Hosta gardeners are clearly obsessed with size and I can understand this from my own gardening experience. A four foot tall Gentle Giant sitting out in, or standing out in, a hosta bed is a tantalizing thought.
Sum and Substance Hosta (32″T x 72″W) and Blue Angel Hosta (32″T x 70″W) were the big two in popularity among the hosta giants for a long time. And they still are popular. No hosta garden should be without them.
The Hosta Victory (35″T x 70″W) and Dream Weaver Hosta (30″T x 72″W) are also very popular and have the added feature of being variegated.
The giant hosta Dream Weaver is a personal favorite due to the contrast of the blue-green border and the creamy-white center.
How large a hosta can reach in size is not only determined by the cultivar you choose.
Location has a great deal to do with its ultimate size. Giant hosta plants need unlimited water and a deep rich soil, more so than the smaller cultivars of hosta.
Basic Hosta Plant Care
Once your hostas are planted, maintenance is the easy part. Water hostas frequently—they thrive on moisture and humid climates. Too much sun dries out hostas and interrupts their growth. Although hostas are typically not disease-prone, slugs are a difficulty you may face. There are a number of different "slug traps" to rid your garden of these pests, one of which includes beer (you heard us right—beer!). Fill a shallow dish with beer and place next to your hostas. Slugs are attracted to yeast, so they'll steer away from your hostas and toward the beer trap. Also try spreading eggshells or coffee grounds around your hosta plant—both of these are fatal barriers to slugs.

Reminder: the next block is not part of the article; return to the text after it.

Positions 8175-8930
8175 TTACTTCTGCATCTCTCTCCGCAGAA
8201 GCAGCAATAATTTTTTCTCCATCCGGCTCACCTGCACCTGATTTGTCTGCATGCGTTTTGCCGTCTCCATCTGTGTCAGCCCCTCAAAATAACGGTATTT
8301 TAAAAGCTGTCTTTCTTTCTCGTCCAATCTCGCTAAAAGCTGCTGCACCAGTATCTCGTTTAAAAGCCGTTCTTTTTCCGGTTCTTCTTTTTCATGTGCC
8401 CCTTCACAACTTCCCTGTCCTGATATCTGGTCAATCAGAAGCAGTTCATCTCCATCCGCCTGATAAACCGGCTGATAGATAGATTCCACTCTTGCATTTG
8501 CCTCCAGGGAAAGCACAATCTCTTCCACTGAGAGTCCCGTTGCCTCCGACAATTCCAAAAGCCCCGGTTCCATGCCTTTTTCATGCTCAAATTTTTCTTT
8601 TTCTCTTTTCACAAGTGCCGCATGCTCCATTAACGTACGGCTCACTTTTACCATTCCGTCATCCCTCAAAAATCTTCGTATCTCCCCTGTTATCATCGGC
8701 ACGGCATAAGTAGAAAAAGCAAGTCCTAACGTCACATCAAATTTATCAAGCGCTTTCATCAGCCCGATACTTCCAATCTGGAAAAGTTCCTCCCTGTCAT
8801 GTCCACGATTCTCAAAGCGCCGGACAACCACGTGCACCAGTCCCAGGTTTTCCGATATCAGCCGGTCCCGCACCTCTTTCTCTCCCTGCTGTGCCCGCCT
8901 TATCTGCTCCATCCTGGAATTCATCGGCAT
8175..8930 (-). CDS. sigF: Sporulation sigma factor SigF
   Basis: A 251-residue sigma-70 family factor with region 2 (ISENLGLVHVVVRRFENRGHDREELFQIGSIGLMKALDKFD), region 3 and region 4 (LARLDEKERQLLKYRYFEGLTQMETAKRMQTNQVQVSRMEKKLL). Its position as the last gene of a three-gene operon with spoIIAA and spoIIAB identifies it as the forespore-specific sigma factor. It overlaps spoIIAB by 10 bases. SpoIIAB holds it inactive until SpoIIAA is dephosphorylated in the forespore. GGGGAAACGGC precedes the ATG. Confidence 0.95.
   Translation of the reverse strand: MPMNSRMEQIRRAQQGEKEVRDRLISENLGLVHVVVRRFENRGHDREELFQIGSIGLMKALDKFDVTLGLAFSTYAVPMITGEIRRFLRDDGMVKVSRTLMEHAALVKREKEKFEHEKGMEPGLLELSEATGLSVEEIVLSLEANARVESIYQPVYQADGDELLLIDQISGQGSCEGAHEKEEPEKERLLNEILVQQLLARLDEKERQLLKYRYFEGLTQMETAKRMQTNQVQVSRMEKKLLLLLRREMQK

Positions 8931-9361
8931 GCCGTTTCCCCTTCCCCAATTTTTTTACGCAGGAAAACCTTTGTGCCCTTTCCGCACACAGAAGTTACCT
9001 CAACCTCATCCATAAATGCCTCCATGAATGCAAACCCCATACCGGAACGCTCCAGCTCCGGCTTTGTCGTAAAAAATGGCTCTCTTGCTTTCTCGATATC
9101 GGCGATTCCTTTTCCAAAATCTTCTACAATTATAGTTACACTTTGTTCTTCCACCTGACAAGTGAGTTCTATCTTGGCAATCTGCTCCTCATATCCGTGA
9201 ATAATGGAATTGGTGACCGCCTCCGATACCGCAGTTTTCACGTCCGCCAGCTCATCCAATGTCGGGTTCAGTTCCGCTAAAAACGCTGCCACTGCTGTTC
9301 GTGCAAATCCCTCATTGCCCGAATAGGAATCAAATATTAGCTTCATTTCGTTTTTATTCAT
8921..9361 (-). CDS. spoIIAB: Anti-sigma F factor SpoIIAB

How to care for hostas
Consistent, even moisture equivalent to 1 inch of water per week is considered best for hostas.
Deeper infrequent watering is better than frequent shallow applications.
Hostas planted in dry shade, in sunny locations, or beneath shallow-rooted trees, such as maples or spruce, may need additional water.
Organic mulches, such as shredded bark, shredded leaves, or pine needles, will help to conserve the moisture needed for hostas.
Apply mulch after the soil warms in late spring to early summer to maintain a 2- to 4-inch layer, taking care to keep it away from the plant’s central crown.